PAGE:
If you’re wondering about the current mood of the lettings market in Glasgow and Lanarkshire, then the results of a recent Google analysis will be of interest to you.
A list of the most common property questions private renters typed into Google has been compiled by a firm called Boiler Plan.
The data covers April, and the market has shifted since then. But the results still provide a useful snapshot of tenant worries.
Here are the five most common questions private renters asked Google.
1 Can landlords increase my rent?
2 Can my landlord evict me?
3 What are my responsibilities as a tenant?
4 Can letting agents charge fees?
5 Can a landlord keep deposits?
What can landlords and letting agents learn from these questions?
Right now, people feel anxious.
Some renters are still on furlough but wondering what will happen when the scheme draws to a close. Others have lost their jobs and surviving on savings/the kindness of others/the Bank of Mum and Dad.
Many industry experts predict there will be an increase in tenants falling into rent arrears and evictions in the coming months. If as a landlord, you find yourself in a tricky situation with a tenant, the first thing to remember is that you must obey the law. There are clear rules about what you can and can’t do, and significant fines if you mess up. Contact us if you are unsure.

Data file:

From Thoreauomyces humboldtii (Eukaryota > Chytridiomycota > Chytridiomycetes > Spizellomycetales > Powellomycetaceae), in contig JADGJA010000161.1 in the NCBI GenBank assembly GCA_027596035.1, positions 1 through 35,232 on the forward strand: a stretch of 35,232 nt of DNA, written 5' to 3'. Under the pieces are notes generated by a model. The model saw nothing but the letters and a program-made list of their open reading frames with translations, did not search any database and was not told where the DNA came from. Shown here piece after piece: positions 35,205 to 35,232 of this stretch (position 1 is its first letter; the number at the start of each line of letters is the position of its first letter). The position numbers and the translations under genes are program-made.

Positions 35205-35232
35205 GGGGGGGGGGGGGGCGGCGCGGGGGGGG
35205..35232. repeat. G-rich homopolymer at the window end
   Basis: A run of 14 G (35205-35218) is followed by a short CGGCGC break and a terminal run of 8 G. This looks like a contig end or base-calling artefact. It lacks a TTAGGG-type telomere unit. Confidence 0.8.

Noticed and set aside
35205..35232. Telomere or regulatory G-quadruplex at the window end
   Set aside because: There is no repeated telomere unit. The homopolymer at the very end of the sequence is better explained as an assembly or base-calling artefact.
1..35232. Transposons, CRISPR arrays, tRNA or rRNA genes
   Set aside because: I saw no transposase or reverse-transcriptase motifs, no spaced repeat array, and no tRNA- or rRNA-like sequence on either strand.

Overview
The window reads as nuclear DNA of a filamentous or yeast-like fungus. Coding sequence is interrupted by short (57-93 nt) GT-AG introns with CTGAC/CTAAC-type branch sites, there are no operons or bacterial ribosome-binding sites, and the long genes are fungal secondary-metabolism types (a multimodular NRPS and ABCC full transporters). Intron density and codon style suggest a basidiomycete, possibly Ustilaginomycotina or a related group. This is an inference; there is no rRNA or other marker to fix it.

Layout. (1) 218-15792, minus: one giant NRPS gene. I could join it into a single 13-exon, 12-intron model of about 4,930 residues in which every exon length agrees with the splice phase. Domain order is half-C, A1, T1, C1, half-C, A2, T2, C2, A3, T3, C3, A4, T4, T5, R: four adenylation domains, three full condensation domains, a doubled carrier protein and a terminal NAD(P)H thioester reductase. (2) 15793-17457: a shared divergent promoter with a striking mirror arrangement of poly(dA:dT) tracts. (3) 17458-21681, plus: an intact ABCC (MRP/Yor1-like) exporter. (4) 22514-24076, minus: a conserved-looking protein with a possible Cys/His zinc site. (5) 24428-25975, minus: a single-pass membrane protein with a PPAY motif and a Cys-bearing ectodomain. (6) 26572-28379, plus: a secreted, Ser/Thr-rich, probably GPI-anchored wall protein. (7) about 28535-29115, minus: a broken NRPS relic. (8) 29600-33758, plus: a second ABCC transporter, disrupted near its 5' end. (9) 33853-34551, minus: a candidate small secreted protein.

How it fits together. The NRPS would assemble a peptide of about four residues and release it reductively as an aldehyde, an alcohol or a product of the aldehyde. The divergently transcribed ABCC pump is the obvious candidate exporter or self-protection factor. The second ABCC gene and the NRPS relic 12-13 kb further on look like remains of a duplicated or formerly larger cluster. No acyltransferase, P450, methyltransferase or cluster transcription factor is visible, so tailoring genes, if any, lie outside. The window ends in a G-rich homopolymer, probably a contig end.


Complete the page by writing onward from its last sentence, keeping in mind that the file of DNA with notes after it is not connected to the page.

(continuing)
Assume tenants know their stuff
The fact private renters are googling the questions above, and not just searching up Game of Thrones or Dua Lipa, shows people are doing their research. The internet is awash with useful advice on tenants’ rights. So, don’t cut corners. It’s the wrong thing to do, and, it’s likely you won’t get away with it.
Evictions can be costly and time-consuming at the best of times, but there is, of course, another spanner in the works. Due to Covid-19, in Scotland, all evictions are now discretionary. In simple terms, if the tenant does not voluntarily leave, this means that the First Tier Tribunal will decide, based on the circumstances of the case, whether the tenant’s need/right to occupy the property is outweighed by the landlord’s need/right to repossess the property.
Remember, evictions should always be the last resort.
It’s worth talking to an excellent letting agent like us. We have experience dealing with sensitive matters, and we can go into bat for you and find another way of resolving any dispute.
If you want to have a chat about any issues raised by the Google searches in this article, please get in touch with your local Scottish Property Centre branch.
We’re here to help you however and whenever you need it.